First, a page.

Photo by Meredith OgilbyAbout Mark Sardella

I have been researching and developing energy policies and projects since 1993, always with a focus on how energy systems can be designed and built to benefit communities. I am fascinated by the way social and political structures tend to mirror energy structures: Communities with decentralized energy systems that are owned and controlled within the community tend to have more equitable economies and be more democratic, while communities with central power systems that are owned and controlled by outside investors tend to have greater wealth disparity and higher concentrations of political power. So my work is dedicated to helping communities develop energy systems that empower citizens and allow greater decision-making at the local level.

Before working in energy I developed spaceflight instruments for the GOES weather satellite platform, and also for the University of Maryland’s Department of Space Physics. I designed and built precision mechanisms, structural housings, and electronics enclosures for spaceflight, and developed mathematical models and test procedures for ensuring the performance of assemblies that must rotate for long periods in the vacuum of space.

My early work in energy was with off-grid solar and hydroelectric power systems, and CNN even featured one of my micro-hydroelectric projects on their “Earth Matters” program. When grid-connected solar power systems became possible I moved to Santa Fe and installed the first residential net-metered system in the state. I joined the New Mexico Solar Energy Industries Association (NMSEIA), which had 26 solar businesses as members, and led the fight to stop Public Service Company of New Mexico (PNM) from building the world’s largest solar power plant in 1998. We did it by showing state utility regulators that NMSEIA members could install three times the capacity for the same money, and the project died shortly after the New Mexican ran a story about our group's objections to the project.

In 1998 I co-founded the Southwest Energy Institute to pursue policy research full time, and created an ad hoc group called People for Independent Energy at the same time to work on two goals: stop electricity deregulation, and give every New Mexican with the legal right to generate electricity in parallel with the power grid. Bill Althouse and David Bacon were co-principals in those efforts, and although we fell short of our goals we inspired a lot of articles and lectures on the benefits of distributed generation.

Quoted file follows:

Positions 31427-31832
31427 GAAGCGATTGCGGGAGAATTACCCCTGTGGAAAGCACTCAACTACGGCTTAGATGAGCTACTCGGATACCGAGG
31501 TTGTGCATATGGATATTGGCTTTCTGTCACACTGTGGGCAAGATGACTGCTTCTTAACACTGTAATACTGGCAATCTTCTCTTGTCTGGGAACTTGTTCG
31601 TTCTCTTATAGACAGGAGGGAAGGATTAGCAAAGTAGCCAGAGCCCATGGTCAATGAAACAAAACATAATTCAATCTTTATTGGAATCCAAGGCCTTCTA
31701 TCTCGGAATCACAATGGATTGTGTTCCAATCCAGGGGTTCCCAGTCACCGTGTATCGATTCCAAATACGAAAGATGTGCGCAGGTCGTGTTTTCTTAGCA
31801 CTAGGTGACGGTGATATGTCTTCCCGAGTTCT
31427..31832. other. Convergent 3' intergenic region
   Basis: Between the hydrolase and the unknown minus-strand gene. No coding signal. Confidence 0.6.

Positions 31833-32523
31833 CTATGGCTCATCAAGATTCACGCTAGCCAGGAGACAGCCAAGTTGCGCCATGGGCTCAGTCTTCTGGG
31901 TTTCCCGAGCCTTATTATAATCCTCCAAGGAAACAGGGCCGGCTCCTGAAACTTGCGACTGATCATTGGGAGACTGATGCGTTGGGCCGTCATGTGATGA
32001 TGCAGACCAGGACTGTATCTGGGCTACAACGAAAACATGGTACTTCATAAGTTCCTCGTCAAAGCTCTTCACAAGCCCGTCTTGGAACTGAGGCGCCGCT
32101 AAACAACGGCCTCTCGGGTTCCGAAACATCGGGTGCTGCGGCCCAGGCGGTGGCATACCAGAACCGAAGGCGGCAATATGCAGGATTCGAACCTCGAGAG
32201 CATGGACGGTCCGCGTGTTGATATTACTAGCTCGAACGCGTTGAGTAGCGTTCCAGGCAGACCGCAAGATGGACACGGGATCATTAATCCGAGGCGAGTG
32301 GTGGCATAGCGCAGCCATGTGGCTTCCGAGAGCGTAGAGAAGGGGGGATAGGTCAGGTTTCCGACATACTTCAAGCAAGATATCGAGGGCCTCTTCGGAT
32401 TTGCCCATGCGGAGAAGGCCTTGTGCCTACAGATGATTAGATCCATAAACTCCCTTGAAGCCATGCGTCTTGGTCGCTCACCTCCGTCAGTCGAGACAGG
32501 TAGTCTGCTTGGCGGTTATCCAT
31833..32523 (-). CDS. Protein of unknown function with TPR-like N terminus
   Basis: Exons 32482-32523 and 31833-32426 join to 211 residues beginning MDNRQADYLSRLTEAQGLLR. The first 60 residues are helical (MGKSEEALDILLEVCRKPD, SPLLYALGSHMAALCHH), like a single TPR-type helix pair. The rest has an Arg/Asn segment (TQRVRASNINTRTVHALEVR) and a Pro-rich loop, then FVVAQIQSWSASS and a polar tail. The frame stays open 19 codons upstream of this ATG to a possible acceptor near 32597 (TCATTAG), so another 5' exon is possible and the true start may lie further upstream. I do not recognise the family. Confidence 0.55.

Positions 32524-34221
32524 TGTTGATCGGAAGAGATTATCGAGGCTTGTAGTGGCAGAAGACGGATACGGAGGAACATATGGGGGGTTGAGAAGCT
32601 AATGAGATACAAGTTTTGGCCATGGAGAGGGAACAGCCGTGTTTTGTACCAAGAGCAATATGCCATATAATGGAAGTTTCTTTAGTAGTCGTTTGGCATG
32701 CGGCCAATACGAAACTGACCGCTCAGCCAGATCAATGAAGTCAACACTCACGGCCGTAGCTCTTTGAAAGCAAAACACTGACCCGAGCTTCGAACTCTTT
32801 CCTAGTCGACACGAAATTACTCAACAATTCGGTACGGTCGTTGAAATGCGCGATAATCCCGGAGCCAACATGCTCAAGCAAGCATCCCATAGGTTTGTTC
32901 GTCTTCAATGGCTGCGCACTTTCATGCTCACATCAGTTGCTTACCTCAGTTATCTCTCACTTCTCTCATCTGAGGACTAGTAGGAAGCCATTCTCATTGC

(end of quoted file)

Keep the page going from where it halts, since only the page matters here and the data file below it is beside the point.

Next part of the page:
As director of the Southwest Energy Institute, I testified on energy policy matters before the New Mexico Legislature and Public Regulation Commission, as well as the Santa Fe City Council and Board of County Commissioners. In 2001, the Union of Concerned Scientists enlisted me to lobby on Capitol Hill on the role of renewable energy businesses in the campaign against global warming. Around that time I also worked with the Institute of Electrical and Electronics Engineers to develop IEEE 1547, the standard which defines the technical requirements for interconnecting distributed energy resources to the power grid.

For the next two years I was the Technical Director for Rebuild New Mexico, a joint program of the New Mexico State Energy Office and the U.S. Department of Energy, and I audited commercial buildings around the state and wrote reports identifying more than $3 million in annual energy savings for New Mexico businesses.

I co-founded Local Energy, a 501(c)(3) nonprofit organization, in 2003 to help communities develop energy self-reliance in preparation for rising energy costs and declining oil and gas supplies. In its first four years, Local Energy carried out more than $2 million in research, education, and demonstration projects to better define the relationship of energy to the local economy. With funding from the U.S. Department of Agriculture, we showed the feasibility and quantified the benefits of using local biomass resources to heat downtown for Santa Fe. I presented the results at several conferences, including the Central European Biomass Conference in Graz, Austria, and at home I received a 2006 Santa Fe Future award for the effort.

In the fall of 2009, Corinne Platt and Meredith Ogilby released a book entitled Voices of the American West, which included a profile of me and my work alongside that of Amory Lovins and Randy Udall – household names in the clean energy movement.

I currently maintain an engineering practice in New Mexico, and I consult on community-scale energy projects through Local Energy. I research and write about energy and policy for Local Energy News, and I like to teach and lecture as often as I can.

Feel free to contact me here.

Download this biography (140 kB PDF, updated January 2010)

Download a resume (106 kB PDF, updated January 2010)